I want to draw your attention to a post from Mark Shea titled, "I Hate Being Right All the Time."
Mark notes the tendency of cultural revolutionaries to dismiss the possibility that their revolutionary ideals will be either 1) taken to their logical conclusion, or 2) overthrown using the revolutionaries' logic.
Here's an excerpt:
The basic point of the series is that we are living on borrowed capital from the Catholic tradition and burning through it like Paris Hilton spending Daddy's money while creating nothing of value to replace it. As each phase of history passes by, we keep saying that nobody will ever take the next logical step from the premisses we have just set up as a platform for jettisoning some aspect of the Christian tradition. Then we are perpetually surprised when somebody does and the new revolutionary attacks the old one by citing the precedent established by the previous revolutionary.
As the Vatican Two Baby Boomers* slowly cycle out of institutional power, those who follow them will likely adopt the Boomer "logic of revolution" and seek to restore Catholic tradition by a kind of will to power; that is, rather than nurture an organic regrowth of doctrine, liturgy, etc. over time, we will be treated to a piecemeal overthrowing of the aesthetic choices made by our immediate ancestors through the exercise of raw authority. That's how They did it, so that's how We will do it!
We see this sort of thing happening already. And I think it's a bad way to proceed. Yes, we need to restore a sense of reverence in the liturgy; and yes, we need to re-teach the faith after wandering aimlessly in the catechetical desert for 40+ years. . .BUT how we go about restoring the tradition is as important as what we choose to restore.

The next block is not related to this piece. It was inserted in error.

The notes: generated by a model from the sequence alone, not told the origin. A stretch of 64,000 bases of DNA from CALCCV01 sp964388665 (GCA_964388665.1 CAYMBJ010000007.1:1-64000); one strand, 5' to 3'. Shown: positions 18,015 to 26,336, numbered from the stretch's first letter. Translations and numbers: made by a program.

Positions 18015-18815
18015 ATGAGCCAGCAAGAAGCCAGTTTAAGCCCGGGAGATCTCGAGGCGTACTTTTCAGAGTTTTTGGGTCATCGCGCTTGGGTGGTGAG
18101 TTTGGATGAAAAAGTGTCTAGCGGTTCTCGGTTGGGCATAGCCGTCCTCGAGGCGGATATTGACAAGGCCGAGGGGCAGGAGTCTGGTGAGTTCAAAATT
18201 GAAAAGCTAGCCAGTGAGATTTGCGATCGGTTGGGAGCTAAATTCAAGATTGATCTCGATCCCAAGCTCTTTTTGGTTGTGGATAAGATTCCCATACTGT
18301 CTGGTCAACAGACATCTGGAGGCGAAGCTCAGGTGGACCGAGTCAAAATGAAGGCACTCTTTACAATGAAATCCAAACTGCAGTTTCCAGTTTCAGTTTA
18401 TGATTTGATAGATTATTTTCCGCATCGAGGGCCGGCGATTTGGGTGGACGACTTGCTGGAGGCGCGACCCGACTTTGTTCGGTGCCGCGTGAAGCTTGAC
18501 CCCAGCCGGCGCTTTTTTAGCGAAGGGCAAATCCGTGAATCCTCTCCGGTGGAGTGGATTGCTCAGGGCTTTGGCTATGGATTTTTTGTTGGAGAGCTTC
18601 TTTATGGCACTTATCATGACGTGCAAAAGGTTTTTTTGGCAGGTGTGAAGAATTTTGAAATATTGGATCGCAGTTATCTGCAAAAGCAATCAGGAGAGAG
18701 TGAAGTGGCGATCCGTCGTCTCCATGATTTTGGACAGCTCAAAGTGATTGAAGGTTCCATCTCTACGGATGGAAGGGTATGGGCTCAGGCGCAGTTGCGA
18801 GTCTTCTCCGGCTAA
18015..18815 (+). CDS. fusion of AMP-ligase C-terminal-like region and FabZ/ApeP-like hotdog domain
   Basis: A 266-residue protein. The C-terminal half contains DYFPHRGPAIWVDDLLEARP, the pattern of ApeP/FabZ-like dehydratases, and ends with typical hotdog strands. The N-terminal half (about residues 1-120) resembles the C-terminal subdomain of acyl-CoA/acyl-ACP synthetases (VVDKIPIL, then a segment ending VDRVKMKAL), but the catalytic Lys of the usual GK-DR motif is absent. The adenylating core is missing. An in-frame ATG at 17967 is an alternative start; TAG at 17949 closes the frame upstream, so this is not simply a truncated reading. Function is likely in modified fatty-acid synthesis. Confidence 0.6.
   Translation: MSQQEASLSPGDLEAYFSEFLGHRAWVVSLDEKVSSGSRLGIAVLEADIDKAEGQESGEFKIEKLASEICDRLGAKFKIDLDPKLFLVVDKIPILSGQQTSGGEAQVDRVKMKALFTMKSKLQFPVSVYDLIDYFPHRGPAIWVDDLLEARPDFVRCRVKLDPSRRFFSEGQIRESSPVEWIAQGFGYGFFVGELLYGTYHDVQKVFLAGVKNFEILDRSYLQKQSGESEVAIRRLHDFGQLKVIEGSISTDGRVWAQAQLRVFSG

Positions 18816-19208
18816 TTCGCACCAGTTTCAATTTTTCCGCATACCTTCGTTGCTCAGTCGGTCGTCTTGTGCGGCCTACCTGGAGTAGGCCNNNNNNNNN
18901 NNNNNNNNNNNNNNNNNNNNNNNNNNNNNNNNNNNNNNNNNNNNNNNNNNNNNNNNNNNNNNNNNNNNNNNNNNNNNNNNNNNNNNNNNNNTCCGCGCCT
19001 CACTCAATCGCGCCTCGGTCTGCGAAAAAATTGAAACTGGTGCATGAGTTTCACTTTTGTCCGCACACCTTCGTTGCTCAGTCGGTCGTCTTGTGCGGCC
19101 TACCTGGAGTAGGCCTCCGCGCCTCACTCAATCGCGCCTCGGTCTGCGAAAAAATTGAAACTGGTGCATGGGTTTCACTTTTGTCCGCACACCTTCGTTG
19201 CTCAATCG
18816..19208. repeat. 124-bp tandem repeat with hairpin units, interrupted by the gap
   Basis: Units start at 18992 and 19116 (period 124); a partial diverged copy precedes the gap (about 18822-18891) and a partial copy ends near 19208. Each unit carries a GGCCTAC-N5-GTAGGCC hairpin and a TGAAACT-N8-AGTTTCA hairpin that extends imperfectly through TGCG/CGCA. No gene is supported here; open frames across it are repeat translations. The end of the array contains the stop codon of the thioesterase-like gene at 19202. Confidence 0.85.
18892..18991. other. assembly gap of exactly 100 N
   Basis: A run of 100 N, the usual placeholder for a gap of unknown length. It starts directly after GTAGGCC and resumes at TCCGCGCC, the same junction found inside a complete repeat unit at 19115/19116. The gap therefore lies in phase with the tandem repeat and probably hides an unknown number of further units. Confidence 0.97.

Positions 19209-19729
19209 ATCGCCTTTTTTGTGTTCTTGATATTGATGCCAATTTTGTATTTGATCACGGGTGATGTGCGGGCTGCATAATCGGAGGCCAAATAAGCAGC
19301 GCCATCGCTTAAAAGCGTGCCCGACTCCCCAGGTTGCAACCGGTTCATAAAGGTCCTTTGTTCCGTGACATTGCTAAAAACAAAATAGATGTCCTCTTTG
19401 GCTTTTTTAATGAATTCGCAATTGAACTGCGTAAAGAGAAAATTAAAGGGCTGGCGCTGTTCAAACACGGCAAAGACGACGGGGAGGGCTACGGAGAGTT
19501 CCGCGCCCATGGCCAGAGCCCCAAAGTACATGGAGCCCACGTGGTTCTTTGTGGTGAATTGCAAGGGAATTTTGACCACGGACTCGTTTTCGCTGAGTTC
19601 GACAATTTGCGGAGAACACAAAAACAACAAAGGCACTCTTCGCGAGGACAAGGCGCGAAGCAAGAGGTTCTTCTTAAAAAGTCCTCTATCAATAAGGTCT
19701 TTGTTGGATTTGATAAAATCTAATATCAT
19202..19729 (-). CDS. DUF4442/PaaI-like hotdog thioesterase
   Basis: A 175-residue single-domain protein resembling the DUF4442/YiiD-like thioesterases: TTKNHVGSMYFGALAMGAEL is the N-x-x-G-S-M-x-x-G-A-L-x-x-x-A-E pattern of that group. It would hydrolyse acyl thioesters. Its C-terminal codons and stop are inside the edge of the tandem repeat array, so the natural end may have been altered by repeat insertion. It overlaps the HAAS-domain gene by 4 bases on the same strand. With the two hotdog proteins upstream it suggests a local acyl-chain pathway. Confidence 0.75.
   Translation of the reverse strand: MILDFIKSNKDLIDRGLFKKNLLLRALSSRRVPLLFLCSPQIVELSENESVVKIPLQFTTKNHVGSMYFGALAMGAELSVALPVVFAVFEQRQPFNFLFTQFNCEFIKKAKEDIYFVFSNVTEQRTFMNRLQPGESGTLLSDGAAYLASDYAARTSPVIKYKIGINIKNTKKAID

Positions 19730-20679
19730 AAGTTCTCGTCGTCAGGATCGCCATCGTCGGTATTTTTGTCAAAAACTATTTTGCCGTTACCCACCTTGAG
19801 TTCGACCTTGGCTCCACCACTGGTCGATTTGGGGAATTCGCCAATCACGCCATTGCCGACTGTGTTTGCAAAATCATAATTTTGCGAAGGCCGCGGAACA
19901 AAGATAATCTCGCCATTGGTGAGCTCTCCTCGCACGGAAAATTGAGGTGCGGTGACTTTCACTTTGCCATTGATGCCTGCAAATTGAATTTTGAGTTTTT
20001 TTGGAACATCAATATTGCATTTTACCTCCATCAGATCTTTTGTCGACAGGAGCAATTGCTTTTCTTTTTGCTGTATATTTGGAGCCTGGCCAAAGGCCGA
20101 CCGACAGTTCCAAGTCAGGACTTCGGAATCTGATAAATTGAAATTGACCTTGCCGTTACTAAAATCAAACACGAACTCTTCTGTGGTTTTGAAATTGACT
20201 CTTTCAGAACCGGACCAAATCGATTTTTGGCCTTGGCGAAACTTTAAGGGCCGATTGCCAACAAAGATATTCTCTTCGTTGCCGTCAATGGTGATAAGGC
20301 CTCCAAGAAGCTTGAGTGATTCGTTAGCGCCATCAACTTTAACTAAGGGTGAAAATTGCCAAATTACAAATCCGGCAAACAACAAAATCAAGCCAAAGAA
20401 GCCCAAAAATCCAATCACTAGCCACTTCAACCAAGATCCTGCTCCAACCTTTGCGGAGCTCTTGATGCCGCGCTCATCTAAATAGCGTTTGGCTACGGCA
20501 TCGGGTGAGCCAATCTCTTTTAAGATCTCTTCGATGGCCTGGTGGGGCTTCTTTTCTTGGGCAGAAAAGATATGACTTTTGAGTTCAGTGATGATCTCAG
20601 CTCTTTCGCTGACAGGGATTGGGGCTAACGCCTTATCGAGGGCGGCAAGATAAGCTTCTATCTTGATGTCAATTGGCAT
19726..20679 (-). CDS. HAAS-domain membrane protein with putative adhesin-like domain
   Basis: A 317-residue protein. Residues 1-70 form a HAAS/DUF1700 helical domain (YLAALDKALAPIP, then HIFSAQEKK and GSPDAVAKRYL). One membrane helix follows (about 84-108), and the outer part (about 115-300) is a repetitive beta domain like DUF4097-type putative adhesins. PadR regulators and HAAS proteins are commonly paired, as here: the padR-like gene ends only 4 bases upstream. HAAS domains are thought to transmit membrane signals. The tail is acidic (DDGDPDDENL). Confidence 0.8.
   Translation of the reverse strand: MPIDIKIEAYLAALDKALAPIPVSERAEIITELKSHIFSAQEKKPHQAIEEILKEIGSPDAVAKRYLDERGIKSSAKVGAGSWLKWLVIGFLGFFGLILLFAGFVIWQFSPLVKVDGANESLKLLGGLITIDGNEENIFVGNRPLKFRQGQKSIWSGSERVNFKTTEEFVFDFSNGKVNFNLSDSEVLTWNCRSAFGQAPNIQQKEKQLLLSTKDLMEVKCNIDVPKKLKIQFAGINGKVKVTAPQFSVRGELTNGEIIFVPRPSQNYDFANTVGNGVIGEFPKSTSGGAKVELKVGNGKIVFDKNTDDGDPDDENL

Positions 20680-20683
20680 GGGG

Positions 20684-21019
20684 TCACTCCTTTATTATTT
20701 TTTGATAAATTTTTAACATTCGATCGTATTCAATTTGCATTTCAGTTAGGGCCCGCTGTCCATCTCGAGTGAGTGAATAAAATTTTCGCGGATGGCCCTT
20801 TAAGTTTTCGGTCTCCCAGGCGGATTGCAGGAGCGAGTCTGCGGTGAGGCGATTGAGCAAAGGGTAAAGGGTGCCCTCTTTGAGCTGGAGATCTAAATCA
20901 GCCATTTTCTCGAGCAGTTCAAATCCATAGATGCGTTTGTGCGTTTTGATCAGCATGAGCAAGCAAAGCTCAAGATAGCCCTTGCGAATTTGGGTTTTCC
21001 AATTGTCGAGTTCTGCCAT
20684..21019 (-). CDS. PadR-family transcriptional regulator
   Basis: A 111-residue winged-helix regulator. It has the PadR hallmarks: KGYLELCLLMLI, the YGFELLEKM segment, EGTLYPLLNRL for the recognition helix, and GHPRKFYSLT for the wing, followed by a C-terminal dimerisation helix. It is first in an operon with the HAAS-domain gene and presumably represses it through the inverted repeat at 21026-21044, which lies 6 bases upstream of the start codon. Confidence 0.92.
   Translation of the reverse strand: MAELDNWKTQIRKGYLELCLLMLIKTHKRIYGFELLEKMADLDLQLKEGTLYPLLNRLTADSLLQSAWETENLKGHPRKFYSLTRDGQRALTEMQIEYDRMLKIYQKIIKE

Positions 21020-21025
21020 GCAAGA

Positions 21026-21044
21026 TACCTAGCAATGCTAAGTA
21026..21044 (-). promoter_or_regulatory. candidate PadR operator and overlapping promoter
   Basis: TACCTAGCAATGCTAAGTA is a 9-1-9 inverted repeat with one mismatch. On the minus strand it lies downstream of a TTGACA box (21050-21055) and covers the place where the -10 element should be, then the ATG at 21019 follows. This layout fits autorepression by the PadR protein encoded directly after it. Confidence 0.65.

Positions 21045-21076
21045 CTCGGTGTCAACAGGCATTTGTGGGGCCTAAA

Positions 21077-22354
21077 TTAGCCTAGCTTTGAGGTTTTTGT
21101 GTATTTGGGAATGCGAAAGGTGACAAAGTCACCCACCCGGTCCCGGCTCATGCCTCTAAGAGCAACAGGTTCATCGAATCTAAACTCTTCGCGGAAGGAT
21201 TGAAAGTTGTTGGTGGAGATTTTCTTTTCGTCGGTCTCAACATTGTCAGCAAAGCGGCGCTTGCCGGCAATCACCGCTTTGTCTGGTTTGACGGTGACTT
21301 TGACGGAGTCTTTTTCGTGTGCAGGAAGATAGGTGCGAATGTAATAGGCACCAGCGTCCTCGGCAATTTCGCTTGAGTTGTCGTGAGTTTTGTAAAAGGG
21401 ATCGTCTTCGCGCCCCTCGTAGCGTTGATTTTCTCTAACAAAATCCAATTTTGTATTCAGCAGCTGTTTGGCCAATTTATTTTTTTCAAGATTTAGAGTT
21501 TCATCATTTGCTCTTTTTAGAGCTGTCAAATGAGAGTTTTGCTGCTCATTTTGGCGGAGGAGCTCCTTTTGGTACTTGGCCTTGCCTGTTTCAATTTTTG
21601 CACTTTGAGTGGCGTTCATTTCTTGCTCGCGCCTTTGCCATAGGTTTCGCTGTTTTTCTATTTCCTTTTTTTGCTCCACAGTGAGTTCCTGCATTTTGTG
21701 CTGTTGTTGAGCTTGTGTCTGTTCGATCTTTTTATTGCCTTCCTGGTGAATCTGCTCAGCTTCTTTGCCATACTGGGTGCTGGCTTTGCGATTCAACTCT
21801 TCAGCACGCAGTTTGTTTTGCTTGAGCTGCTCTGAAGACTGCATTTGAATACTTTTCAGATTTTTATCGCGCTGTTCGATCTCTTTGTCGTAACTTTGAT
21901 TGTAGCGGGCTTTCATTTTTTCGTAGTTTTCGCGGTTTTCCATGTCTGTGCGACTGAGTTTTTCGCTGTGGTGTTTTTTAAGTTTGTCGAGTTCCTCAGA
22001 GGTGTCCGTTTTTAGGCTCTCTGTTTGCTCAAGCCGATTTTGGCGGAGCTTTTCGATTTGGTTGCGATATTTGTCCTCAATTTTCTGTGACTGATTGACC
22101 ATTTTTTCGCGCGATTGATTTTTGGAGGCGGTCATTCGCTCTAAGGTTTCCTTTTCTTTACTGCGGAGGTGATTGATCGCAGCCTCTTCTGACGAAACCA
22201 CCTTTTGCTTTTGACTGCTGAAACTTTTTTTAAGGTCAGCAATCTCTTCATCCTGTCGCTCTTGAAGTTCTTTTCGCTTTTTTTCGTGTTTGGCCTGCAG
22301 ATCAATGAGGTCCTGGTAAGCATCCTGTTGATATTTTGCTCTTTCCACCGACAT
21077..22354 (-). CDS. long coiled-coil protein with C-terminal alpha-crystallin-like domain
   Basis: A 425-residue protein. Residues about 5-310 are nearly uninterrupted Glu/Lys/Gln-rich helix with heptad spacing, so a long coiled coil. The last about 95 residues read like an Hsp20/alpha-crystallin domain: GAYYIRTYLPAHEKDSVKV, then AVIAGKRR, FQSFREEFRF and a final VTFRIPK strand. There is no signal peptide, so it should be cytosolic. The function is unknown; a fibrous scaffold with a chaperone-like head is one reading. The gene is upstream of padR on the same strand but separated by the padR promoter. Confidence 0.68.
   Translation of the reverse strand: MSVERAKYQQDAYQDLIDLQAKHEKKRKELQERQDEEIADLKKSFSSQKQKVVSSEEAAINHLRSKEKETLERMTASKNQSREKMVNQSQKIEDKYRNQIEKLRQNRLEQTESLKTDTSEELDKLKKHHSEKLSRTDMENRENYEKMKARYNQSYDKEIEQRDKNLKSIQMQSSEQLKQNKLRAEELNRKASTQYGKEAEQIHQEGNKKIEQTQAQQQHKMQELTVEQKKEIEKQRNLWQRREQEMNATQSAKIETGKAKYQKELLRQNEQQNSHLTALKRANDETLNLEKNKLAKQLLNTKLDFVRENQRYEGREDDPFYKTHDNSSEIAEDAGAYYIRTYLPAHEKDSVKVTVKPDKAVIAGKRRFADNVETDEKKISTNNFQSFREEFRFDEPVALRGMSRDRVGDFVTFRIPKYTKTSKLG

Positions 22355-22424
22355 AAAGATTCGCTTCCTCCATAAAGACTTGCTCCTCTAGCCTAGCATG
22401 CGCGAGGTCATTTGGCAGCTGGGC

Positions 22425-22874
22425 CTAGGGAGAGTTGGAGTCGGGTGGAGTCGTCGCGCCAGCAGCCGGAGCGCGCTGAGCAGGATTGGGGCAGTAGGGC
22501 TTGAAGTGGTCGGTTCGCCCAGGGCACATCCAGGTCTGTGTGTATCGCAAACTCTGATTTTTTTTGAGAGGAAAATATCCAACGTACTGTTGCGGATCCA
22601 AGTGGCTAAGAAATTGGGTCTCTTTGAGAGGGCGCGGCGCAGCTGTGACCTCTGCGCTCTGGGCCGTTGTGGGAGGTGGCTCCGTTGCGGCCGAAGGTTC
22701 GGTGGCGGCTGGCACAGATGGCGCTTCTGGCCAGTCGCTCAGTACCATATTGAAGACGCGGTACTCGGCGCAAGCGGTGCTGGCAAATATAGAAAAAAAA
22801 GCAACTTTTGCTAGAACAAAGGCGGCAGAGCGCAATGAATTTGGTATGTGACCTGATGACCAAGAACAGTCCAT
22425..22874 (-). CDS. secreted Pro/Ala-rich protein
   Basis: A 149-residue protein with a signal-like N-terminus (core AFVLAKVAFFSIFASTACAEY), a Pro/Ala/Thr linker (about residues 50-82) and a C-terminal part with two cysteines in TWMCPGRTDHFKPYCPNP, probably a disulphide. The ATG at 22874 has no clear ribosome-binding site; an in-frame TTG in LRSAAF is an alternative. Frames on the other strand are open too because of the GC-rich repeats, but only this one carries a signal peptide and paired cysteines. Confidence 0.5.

Restoring Catholic tradition as an exercise of authority alone will not ground that tradition in the culture of the Church anymore than the liturgical/catechetical revolution of the 70's/80's forever established the dictatorship of sentimentality as our working model for evangelization.
In fact, simply ordering changes in local liturgical practices or banishing bad textbooks from Catholic schools (etc) will likely reproduce the JPII/BXVI generation's reaction against the Boomers. . .in the other direction.
What we need is catechesis, catechesis, catechesis! And not the touchy-feely junk that's passed for teaching these last few decades. I mean, hard-core, text-based, critical-instruction on the documents of the faith AND inspired preaching on living the faith within the truths of the tradition. Memorizing theological propositions from the Catechism won't do.
All of this means that we need a workable apologetics; that is, a means of teaching, defending, and living the faith that doesn't adopt modernist assumptions about truth, beauty, and goodness; or simply concede to the Enlightenment its definition of reason.
So, I'm all ears. . .
*I know, I know. . .not ALL Boomers are the same. I'm using the term as a form of shorthand.